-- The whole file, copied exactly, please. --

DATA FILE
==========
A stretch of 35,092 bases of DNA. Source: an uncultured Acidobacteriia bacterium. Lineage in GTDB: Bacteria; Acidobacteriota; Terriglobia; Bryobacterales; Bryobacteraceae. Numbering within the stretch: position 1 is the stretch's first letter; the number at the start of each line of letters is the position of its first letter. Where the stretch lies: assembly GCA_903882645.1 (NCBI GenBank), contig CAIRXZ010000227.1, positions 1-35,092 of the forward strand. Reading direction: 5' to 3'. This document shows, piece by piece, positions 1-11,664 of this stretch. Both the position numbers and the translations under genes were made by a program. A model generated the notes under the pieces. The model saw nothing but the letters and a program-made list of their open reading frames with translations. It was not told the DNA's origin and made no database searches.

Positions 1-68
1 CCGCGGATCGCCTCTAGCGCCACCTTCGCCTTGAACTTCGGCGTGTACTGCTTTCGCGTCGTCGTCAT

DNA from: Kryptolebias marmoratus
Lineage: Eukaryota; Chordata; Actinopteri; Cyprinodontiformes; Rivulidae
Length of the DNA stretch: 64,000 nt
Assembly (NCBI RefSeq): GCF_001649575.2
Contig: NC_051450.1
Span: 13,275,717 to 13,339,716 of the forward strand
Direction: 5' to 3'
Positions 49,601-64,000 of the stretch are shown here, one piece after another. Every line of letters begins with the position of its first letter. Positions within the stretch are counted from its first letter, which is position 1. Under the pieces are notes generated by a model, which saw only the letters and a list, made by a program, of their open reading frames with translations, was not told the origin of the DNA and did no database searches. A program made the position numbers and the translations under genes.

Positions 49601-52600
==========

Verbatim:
A stretch of 35,092 bases of DNA. Source: an uncultured Acidobacteriia bacterium. Lineage in GTDB: Bacteria; Acidobacteriota; Terriglobia; Bryobacterales; Bryobacteraceae. Numbering within the stretch: position 1 is the stretch's first letter; the number at the start of each line of letters is the position of its first letter. Where the stretch lies: assembly GCA_903882645.1 (NCBI GenBank), contig CAIRXZ010000227.1, positions 1-35,092 of the forward strand. Reading direction: 5' to 3'. This document shows, piece by piece, positions 1-11,664 of this stretch. Both the position numbers and the translations under genes were made by a program. A model generated the notes under the pieces. The model saw nothing but the letters and a program-made list of their open reading frames with translations. It was not told the DNA's origin and made no database searches.

Positions 1-68
1 CCGCGGATCGCCTCTAGCGCCACCTTCGCCTTGAACTTCGGCGTGTACTGCTTTCGCGTCGTCGTCAT

DNA from: Kryptolebias marmoratus
Lineage: Eukaryota; Chordata; Actinopteri; Cyprinodontiformes; Rivulidae
Length of the DNA stretch: 64,000 nt
Assembly (NCBI RefSeq): GCF_001649575.2
Contig: NC_051450.1
Span: 13,275,717 to 13,339,716 of the forward strand
Direction: 5' to 3'
Positions 49,601-64,000 of the stretch are shown here, one piece after another. Every line of letters begins with the position of its first letter. Positions within the stretch are counted from its first letter, which is position 1. Under the pieces are notes generated by a model, which saw only the letters and a list, made by a program, of their open reading frames with translations, was not told the origin of the DNA and did no database searches. A program made the position numbers and the translations under genes.

Positions 49601-52600